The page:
In terms of diet, you’ll want to avoid copious amounts of caffeine despite what your colleagues may be doing. Eat a decently healthy and varied diet. The free catered food by student organizations should be a treat, and you should not actually have a diet of just pizza, tacos, and Indian food. Fruits, vegetables, and lean protein sources are wonderful choices to have in variation. Don’t gain the “freshman 15” or the “1L 15” in law school. Consider taking a multivitamin and fish oil to help improve memory. Drink lots of water and stay hydrated, brush your teeth, and try to eat at home as often as you can (not that you really have a choice). Avoid ordering delivery, and definitely try to avoid going to restaurants to eat as much as possible during the pandemic.
Finally, we have stress management. Law school is absolutely stressful, and finding healthy ways to reduce stress will make you less likely to become ill and maintain your mental health. The most helpful methods are meditation and exercise. Give yourself time in your schedule to go to the gym or meditate. If you have time to browse Lawwly, then you have time for exercise. Prioritize exercise and meditation. Exercise can also be in the form of recreational sports. Sex with a committed partner also reduces stress, although you’ll probably want to avoid casual sex with strangers as this can come with its own form of anxieties and health risks. Definitely do not start smoking cigarettes or turn to drugs or other unhealthy avenues of stress relief. It may seem really obvious, but they are a recipe for disaster. Meditation is an amazing form of stress reduction that you can do relatively easily. Emptying your mind of thoughts, especially when law school forces you to think non-stop, is a great way to give your mind a break. For some, religion and prayer can be helpful as well. Ultimately, try things out and find out what works for you, preferably before school begins.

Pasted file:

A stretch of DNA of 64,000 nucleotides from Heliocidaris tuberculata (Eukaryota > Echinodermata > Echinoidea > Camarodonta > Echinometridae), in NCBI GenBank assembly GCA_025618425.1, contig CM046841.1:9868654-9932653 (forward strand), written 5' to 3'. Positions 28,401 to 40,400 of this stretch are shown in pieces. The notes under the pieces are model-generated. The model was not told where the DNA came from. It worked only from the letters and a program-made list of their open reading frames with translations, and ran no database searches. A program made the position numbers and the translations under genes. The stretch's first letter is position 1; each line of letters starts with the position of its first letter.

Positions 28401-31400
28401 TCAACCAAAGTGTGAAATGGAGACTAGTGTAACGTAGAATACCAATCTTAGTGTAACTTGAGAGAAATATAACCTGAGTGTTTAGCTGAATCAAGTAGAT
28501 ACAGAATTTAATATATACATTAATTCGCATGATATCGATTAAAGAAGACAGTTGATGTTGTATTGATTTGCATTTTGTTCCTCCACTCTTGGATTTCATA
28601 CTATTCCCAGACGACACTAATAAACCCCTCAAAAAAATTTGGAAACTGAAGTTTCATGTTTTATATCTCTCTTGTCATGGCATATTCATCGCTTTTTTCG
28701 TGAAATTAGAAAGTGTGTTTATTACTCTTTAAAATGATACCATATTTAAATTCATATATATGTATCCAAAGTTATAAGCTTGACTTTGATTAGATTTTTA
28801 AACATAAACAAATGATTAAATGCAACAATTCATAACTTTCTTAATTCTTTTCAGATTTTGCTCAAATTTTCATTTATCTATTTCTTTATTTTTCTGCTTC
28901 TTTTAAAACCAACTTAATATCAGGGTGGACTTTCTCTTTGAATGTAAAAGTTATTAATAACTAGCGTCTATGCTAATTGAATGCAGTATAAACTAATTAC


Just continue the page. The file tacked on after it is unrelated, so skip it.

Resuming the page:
If You Become Ill
Should you get sick, with Covid-19 or anything else, it’s not the end of the world. You’ll need to be proactive and take steps to protect yourselves and those around you.
Contact a doctor immediately. Many doctors have telemedicine capabilities so you won’t have to risk exposing others to your sickness to visit the doctor. Do not wait to see a doctor. If you won’t do it because it wastes time or you need to study, take this into account.
Scientific research has proven that sick people experience significant if not debilitating dips in study effectiveness.
Obviously something as serious as coronavirus putting a damper on your ability to breathe, much less study, is extremely serious, but even something as mundane as a cold or flu can also put you out of commission mentally enough that no amount of studying will do you any good.
Paradoxically, the lesson is that if you’re trying to get ahead too hard, you’ll fall behind, and falling behind is unhelpful, so you’ll fall behind if you try to get ahead.
We here at Lawwly know what it’s like to start law school, and we hope you found this article useful. Good luck to you in the first year of law school, and don’t forget to take care of yourself!